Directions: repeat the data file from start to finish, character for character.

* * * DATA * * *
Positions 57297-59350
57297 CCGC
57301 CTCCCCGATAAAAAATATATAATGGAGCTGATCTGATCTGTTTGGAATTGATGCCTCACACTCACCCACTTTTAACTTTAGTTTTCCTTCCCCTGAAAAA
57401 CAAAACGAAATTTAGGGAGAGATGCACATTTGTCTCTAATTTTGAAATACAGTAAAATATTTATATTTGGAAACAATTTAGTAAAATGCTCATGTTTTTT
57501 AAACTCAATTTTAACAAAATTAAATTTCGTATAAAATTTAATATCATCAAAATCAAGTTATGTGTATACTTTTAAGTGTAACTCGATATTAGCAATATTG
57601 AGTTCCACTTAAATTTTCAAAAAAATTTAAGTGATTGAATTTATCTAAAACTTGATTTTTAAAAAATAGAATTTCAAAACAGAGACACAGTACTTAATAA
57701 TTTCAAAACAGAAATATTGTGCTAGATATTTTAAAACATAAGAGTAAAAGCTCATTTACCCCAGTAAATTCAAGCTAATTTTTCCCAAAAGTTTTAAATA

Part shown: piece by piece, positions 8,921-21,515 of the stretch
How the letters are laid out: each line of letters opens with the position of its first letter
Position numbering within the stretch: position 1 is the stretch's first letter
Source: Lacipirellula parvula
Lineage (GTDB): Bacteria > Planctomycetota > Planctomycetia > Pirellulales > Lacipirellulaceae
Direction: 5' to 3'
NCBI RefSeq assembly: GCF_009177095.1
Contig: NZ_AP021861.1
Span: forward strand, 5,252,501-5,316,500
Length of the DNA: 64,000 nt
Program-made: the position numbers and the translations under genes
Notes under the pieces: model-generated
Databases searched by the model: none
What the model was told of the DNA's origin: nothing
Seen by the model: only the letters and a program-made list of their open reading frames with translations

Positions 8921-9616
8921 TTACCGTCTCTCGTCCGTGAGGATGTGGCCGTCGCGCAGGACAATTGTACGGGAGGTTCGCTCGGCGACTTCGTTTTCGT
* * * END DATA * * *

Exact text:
Positions 57297-59350
57297 CCGC
57301 CTCCCCGATAAAAAATATATAATGGAGCTGATCTGATCTGTTTGGAATTGATGCCTCACACTCACCCACTTTTAACTTTAGTTTTCCTTCCCCTGAAAAA
57401 CAAAACGAAATTTAGGGAGAGATGCACATTTGTCTCTAATTTTGAAATACAGTAAAATATTTATATTTGGAAACAATTTAGTAAAATGCTCATGTTTTTT
57501 AAACTCAATTTTAACAAAATTAAATTTCGTATAAAATTTAATATCATCAAAATCAAGTTATGTGTATACTTTTAAGTGTAACTCGATATTAGCAATATTG
57601 AGTTCCACTTAAATTTTCAAAAAAATTTAAGTGATTGAATTTATCTAAAACTTGATTTTTAAAAAATAGAATTTCAAAACAGAGACACAGTACTTAATAA
57701 TTTCAAAACAGAAATATTGTGCTAGATATTTTAAAACATAAGAGTAAAAGCTCATTTACCCCAGTAAATTCAAGCTAATTTTTCCCAAAAGTTTTAAATA

Part shown: piece by piece, positions 8,921-21,515 of the stretch
How the letters are laid out: each line of letters opens with the position of its first letter
Position numbering within the stretch: position 1 is the stretch's first letter
Source: Lacipirellula parvula
Lineage (GTDB): Bacteria > Planctomycetota > Planctomycetia > Pirellulales > Lacipirellulaceae
Direction: 5' to 3'
NCBI RefSeq assembly: GCF_009177095.1
Contig: NZ_AP021861.1
Span: forward strand, 5,252,501-5,316,500
Length of the DNA: 64,000 nt
Program-made: the position numbers and the translations under genes
Notes under the pieces: model-generated
Databases searched by the model: none
What the model was told of the DNA's origin: nothing
Seen by the model: only the letters and a program-made list of their open reading frames with translations

Positions 8921-9616
8921 TTACCGTCTCTCGTCCGTGAGGATGTGGCCGTCGCGCAGGACAATTGTACGGGAGGTTCGCTCGGCGACTTCGTTTTCGT